Speed Up the World, I Want to Get On

Dani Rodrik presents a neat chart tracking attitudes towards globalization in different countries, noting that

in a majority of countries, most people feel economic globalization is growing too rapidly.

That’s hardly surprising, given the way globalization has been blamed for the “evils” of labor-saving machinery and the remorseless expansion of human freedom. By the latter I mean the increase in female labor force participation and aggressive anti-discrimination efforts within countries and the opening of once-closed societies. That first factor, the rise of the “invisible immigrants,” has arguably been more consequential than the latter. This is why North Country is a fascinating and important movie: it says a lot about the subtle self-contradictions of the US left. But I digress.

What surprises, and pleases, me most is about Rodrik’s chart is that majorities in many countries and regions want globalization to move faster. Central America, Brazil, the Philippines, Turkey, Indonesia: consider what an enormous slice of the human population we’re talking about. Yes, Britons want globalization to slow down. Given that Britain has one of the most open economies in the world, that seems reasonable — there are only so many more trails to blaze, for now at least.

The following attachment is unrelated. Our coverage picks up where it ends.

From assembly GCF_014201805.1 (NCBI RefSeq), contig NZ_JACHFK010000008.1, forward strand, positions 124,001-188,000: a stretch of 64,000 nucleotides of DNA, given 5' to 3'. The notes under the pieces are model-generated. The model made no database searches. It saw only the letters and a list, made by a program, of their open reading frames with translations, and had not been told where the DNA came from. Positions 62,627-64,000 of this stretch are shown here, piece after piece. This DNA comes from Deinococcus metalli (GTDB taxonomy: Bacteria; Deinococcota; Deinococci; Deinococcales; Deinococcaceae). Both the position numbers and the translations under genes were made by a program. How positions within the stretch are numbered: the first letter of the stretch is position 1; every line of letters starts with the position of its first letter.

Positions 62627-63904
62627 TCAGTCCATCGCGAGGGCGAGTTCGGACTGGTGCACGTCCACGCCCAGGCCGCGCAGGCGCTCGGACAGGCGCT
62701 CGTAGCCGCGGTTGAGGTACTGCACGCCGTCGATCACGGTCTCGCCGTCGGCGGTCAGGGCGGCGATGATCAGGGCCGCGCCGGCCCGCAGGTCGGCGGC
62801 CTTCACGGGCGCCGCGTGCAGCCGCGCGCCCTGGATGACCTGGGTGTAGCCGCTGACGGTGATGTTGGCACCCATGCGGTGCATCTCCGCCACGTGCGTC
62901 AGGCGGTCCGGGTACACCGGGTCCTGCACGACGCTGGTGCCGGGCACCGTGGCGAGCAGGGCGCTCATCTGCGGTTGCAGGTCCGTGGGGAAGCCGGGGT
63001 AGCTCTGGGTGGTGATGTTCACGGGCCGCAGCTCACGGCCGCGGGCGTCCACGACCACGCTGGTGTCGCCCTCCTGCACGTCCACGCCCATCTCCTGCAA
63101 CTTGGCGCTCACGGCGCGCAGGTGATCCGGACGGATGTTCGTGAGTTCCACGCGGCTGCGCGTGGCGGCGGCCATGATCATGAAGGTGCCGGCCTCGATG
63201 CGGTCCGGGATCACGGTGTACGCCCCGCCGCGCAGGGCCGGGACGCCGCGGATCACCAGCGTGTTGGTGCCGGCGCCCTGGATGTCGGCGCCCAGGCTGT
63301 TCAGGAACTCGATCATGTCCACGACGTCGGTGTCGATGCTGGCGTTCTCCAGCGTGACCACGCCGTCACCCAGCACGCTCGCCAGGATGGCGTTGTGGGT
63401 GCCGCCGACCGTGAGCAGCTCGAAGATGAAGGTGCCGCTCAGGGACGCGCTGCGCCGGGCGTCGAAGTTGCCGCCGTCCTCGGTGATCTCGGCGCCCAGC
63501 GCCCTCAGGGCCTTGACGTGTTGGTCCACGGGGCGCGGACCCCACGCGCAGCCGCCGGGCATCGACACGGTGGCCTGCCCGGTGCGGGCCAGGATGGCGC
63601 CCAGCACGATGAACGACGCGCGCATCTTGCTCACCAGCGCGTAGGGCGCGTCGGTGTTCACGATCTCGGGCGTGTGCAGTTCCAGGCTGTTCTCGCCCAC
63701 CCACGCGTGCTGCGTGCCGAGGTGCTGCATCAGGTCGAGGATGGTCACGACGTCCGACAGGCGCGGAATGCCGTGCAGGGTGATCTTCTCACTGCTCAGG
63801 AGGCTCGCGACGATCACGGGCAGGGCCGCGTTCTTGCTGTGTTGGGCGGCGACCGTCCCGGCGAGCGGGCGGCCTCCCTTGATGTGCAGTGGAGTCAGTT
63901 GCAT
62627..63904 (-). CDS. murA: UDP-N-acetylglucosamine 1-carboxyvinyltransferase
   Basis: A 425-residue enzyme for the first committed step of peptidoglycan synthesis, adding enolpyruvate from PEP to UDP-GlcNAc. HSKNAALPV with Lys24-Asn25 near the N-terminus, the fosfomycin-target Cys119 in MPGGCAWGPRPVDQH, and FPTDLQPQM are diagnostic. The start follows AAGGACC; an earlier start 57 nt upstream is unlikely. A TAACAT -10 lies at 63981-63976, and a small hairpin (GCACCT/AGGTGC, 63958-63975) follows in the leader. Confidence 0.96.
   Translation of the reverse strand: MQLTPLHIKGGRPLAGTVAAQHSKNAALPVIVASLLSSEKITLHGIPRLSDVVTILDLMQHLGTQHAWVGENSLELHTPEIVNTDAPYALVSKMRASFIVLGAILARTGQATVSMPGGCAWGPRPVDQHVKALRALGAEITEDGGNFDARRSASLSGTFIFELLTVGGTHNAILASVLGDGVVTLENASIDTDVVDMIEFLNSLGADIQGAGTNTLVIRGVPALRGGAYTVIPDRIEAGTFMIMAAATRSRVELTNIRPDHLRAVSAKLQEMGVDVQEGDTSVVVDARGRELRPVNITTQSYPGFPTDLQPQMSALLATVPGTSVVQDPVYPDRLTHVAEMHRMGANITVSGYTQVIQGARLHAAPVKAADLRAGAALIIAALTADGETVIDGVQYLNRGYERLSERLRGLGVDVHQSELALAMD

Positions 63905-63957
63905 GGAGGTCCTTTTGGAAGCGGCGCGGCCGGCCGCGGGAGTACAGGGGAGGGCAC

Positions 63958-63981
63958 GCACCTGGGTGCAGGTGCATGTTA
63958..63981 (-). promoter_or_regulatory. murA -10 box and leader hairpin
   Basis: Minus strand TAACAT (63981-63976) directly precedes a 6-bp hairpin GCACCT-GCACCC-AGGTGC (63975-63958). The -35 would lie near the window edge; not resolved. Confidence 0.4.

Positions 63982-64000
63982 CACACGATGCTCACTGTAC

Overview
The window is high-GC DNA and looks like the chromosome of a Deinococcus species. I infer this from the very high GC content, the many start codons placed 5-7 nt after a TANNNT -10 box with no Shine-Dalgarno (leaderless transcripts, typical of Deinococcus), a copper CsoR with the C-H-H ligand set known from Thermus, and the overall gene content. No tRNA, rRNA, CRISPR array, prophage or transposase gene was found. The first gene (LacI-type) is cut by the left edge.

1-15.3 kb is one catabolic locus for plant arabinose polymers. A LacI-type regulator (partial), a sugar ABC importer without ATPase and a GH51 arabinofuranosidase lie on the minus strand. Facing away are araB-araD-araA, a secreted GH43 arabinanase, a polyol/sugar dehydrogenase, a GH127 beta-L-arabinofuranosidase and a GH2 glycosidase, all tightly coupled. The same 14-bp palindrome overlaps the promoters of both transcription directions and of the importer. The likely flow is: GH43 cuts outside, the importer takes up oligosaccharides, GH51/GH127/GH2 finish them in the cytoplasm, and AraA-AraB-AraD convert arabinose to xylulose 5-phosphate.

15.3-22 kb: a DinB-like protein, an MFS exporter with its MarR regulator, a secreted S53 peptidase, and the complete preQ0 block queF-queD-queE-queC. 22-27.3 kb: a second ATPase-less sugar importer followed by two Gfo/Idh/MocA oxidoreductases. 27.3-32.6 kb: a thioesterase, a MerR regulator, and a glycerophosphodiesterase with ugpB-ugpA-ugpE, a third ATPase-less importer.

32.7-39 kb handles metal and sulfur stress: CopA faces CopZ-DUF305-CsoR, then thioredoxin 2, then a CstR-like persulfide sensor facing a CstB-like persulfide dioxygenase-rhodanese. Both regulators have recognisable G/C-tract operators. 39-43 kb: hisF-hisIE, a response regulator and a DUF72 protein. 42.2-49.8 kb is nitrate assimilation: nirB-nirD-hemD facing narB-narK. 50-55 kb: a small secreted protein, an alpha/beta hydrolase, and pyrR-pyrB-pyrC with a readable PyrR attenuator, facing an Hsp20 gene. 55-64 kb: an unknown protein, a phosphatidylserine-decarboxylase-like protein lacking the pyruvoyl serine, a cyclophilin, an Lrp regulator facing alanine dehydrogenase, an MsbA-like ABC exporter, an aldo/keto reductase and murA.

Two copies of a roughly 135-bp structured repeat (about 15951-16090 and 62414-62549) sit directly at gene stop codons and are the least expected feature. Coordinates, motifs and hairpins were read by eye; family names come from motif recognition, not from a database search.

On a slightly tangential note, 50 percent of South Koreans want globalization to slow down. In Britain, 55 percent want the same thing. As I found via ConservativeHome,

Britain’s state has grown faster than every other OECD nation from 2000 until 2008, with the solitary exception of Korea. Government spending as a percentage of GDP equalled 37.1% in 2000 and will be an eye-watering 44.8% this year.

That Korea’s state has expanded so mightily makes sense: as they’ve grown more affluent, the redistributionist left has gained the upper hand. Korea has gone through its New Deal. Center-right president-elect Lee Myung-bak basically accepts the new consensus. Britain, meanwhile, has been grasping towards a new equilibrium since what Jim Manzi calls the Twenty Years War transformed that country’s economy. This is not a coincidence. As Rodrik and others have argued many times before, openness tends to beget bigger social insurance programs. And it’s also true that openness helps generate the growth that pays for those social insurance programs.

But there comes a point, and we don’t know where it is exactly, when the two start working at cross-purposes. I tend to think it’s not the size of government that matters but rather how much space government leaves for private initiative and choice. That’s why I consider the mandate issue so vitally important.